The Forest Rights Act was introduced to undo historical injustices and the tribal department was appointed as a nodal agency for its execution. However, according to Sharma, the tribal department itself is not institutionally empowered and can barely survive as it receives minimum resources and lacks commitment to the rights of tribal communities.
Chhattisgarh’s public health infrastructure has been historically poor. Although the current government came into power with the promise of universal healthcare by focusing on affordable government-led medical care, it has shifted its focus to favoring private hospitals.
The Adivasis’ lack of trust in the government and its facilities are amplified by the poor returns they receive from visiting public healthcare facilities. In many cases, they fall back upon practitioners of traditional medicines from their community. Sharma says, “There’s been no health infrastructure in place for Dantewada or Bijapur for the last 30 years or 40 years. If there’s oxygen shortage in the capital city of Raipur, you cannot even imagine the condition of the people who are actually dying in the remote areas of the state.”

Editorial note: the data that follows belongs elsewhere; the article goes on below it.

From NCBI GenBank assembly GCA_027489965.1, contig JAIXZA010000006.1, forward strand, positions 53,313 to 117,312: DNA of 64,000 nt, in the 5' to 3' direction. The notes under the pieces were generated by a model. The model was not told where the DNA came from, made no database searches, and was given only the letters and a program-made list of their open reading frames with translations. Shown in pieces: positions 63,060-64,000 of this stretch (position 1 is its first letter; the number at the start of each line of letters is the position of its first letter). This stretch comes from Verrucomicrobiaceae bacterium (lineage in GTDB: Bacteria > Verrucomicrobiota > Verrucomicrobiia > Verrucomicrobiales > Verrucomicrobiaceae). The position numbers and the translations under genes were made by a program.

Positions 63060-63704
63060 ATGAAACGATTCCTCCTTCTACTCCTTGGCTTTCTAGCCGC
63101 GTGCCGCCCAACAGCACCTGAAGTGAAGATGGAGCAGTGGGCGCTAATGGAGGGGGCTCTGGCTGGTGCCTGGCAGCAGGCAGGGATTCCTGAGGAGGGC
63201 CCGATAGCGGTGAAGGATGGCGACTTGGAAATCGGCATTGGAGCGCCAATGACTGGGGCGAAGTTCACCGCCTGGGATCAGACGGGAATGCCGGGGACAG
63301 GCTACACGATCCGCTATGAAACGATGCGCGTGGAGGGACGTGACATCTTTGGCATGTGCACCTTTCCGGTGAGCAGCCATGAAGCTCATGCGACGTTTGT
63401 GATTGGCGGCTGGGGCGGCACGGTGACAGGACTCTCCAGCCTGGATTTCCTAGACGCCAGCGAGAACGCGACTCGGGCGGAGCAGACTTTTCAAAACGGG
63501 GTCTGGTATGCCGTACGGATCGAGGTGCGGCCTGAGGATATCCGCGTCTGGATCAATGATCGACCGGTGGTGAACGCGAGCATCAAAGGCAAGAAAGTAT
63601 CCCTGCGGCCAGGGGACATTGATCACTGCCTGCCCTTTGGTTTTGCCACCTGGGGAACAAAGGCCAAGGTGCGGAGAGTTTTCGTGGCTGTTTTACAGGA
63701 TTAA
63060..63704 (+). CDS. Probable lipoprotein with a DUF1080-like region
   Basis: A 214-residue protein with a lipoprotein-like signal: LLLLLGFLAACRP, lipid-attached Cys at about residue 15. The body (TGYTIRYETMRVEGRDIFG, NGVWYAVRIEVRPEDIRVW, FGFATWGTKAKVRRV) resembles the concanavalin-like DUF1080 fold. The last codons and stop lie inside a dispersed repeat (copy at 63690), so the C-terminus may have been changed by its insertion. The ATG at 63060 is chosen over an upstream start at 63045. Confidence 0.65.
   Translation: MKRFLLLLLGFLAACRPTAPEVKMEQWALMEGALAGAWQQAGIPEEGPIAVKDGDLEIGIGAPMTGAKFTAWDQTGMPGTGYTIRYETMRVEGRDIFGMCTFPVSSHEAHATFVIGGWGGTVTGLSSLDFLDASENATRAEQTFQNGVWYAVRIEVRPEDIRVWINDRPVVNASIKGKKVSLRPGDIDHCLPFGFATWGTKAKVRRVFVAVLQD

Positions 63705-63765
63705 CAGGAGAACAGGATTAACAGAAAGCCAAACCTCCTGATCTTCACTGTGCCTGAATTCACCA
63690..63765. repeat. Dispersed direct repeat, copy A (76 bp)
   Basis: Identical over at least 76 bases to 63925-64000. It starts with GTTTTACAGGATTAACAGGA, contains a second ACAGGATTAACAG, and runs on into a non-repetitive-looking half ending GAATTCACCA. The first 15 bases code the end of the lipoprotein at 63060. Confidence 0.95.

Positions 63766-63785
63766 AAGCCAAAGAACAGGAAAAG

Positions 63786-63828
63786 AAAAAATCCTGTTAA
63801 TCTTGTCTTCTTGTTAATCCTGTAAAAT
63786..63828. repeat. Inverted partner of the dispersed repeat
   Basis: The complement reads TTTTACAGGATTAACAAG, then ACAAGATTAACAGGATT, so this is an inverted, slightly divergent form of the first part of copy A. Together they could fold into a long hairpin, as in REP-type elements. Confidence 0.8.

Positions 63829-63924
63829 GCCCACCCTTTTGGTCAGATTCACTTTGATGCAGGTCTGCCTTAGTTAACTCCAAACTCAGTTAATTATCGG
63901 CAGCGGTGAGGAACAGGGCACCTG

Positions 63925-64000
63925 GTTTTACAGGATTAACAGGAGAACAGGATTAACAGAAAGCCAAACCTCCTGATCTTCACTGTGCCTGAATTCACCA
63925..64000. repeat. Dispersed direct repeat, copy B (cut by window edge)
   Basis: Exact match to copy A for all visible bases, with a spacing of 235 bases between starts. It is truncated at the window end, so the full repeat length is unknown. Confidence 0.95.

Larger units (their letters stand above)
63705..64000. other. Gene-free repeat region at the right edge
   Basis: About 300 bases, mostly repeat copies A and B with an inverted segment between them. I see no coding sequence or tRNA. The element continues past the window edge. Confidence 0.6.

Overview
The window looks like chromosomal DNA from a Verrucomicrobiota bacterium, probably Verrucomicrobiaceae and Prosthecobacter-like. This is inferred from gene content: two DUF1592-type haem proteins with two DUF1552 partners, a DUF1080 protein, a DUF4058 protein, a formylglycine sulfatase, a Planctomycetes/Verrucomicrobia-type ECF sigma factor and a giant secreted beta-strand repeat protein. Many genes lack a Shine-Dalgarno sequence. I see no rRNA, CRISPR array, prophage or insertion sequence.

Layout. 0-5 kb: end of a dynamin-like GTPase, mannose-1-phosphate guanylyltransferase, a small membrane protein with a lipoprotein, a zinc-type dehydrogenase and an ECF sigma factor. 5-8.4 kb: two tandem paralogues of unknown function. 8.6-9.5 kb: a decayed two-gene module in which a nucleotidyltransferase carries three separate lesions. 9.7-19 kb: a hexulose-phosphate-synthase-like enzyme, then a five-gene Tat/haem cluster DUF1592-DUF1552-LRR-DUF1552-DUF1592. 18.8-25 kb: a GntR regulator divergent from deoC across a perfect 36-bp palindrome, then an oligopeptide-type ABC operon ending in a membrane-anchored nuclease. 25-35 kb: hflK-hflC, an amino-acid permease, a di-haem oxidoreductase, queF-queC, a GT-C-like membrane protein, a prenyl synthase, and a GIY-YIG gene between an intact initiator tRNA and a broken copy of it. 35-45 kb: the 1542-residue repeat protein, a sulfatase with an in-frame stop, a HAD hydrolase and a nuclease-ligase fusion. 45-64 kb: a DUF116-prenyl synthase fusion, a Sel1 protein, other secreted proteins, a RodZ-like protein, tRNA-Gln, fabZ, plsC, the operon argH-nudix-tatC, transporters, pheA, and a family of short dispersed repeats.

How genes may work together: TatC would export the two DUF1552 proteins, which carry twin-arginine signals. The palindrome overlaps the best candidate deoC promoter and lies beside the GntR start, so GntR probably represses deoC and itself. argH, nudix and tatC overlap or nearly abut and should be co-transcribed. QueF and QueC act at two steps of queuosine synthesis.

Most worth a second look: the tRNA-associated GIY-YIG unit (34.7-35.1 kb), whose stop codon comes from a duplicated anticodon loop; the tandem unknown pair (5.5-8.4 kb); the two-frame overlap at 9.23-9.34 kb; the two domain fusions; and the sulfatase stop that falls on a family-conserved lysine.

Sharma believes there is a need to recognize Indigenous medicines and include Indigenous medical practitioners in the government health infrastructure, instead of discounting them as backward and unscientific.
There is a trust deficit between the government and nonprofits, which is not particular to Chhattisgarh alone. Grassroots nonprofits have immense knowledge of the communities and geographies they work with. In Chhattisgarh, too, they have a long history of struggles and victories by working on the ground. Sharma, who was part of the drafting committee of the Forest Rights Act, says, “The Forest Rights Act was a result of the effort of many social movements. It isn’t a law that was drafted somewhere in the Planning Commission or in the Ministry of Law; it was actually drafted by leaders of the people’s movement.”
He rues how even after all these years the act has not been properly implemented and advocates the need for an implementation committee or task force. “If the government has limited capacities, they must understand that they need the help of the social sector organizations because we’re strong on the ground. And we’re always ready to help.”
Netam, who belongs to the Indigenous Gond community of Chhattisgarh, concurs with Sharma’s views, and adds that even funders need to trust grassroots nonprofits with funding as they are capable of responding to the immediate needs of the community.
COVID-19 has made life difficult for Adivasi communities. However, the analysis of their struggles cannot be limited to the period of the pandemic and lockdowns. The root cause of the problems they encounter lie elsewhere—in poor policy implementation, lack of engagement with the Adivasi people and their issues, and continuous exploitation of their homes and livelihoods.
This article was originally posted on the India Development Review website.